Florida Lawmakers Advance Bill to Allow Arming School Employees

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Public and private school principals could designate teachers and other school employees who would carry concealed weapons on campus at all times in an effort to make schools safer, under legislation that won approval Wednesday from a Florida House committee.

It gives principals the option to designate one or several school employees to carry concealed weapons. The designee would be required to complete the same training that bank and courthouse security guards complete in addition to the statewide firearms training. Principals could also decline the concealed weapons option altogether.

Proponents of the bill argued that since the state can’t afford to put a school resource officer on every campus, the gun legislation is a commonsense alternative.

“I want my children safe and in our overwhelming desire to protect our children with gun free zones we have inadvertently made them the ideal sterile target for a madman and the unwillingness of people to confront that reality is unacceptable,” said the bill’s co-sponsor Rep. Dennis Baxley. But several lawmakers expressed reservations about placing more guns on school campuses.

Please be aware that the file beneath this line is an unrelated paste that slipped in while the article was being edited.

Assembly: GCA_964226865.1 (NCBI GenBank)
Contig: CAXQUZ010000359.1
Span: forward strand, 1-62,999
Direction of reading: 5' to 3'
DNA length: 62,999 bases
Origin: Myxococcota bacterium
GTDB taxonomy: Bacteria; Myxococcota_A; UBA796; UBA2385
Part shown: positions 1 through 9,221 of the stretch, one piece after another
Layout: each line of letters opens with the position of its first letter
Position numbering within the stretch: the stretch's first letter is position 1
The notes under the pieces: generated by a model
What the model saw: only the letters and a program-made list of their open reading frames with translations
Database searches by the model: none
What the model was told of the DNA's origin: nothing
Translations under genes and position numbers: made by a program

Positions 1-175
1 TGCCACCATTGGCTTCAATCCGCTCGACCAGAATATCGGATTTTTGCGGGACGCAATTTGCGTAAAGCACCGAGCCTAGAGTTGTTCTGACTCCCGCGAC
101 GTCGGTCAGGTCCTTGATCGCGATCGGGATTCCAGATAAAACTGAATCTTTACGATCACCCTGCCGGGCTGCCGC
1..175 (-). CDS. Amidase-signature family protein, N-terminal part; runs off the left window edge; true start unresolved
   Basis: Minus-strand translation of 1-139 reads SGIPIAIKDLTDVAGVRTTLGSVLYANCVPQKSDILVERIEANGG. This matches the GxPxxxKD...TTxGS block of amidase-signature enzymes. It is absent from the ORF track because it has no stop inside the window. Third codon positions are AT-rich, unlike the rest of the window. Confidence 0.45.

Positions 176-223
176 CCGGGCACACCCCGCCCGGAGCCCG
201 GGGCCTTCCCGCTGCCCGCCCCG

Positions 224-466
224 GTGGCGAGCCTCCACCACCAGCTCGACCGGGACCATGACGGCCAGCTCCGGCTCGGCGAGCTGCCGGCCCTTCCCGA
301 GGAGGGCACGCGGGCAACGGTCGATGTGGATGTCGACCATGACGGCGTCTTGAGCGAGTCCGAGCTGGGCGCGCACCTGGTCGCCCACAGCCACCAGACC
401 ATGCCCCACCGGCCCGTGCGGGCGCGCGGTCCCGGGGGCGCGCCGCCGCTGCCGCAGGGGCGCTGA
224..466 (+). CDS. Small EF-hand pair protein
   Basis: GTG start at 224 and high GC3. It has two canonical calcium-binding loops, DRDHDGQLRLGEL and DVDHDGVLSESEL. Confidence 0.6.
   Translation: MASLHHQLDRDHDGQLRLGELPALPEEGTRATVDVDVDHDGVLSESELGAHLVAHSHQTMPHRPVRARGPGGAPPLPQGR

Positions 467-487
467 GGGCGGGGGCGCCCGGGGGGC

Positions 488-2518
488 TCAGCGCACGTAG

The bill would allow no one to carry a gun on campus, except the principal’s designee who has completed the proper training. That person would be required to carry the firearm on them at all times. The principal will determine whether to tell parents who that person is. Several lawmakers expressed concern that local school boards should not be kept in the dark about whether schools in their districts are armed.

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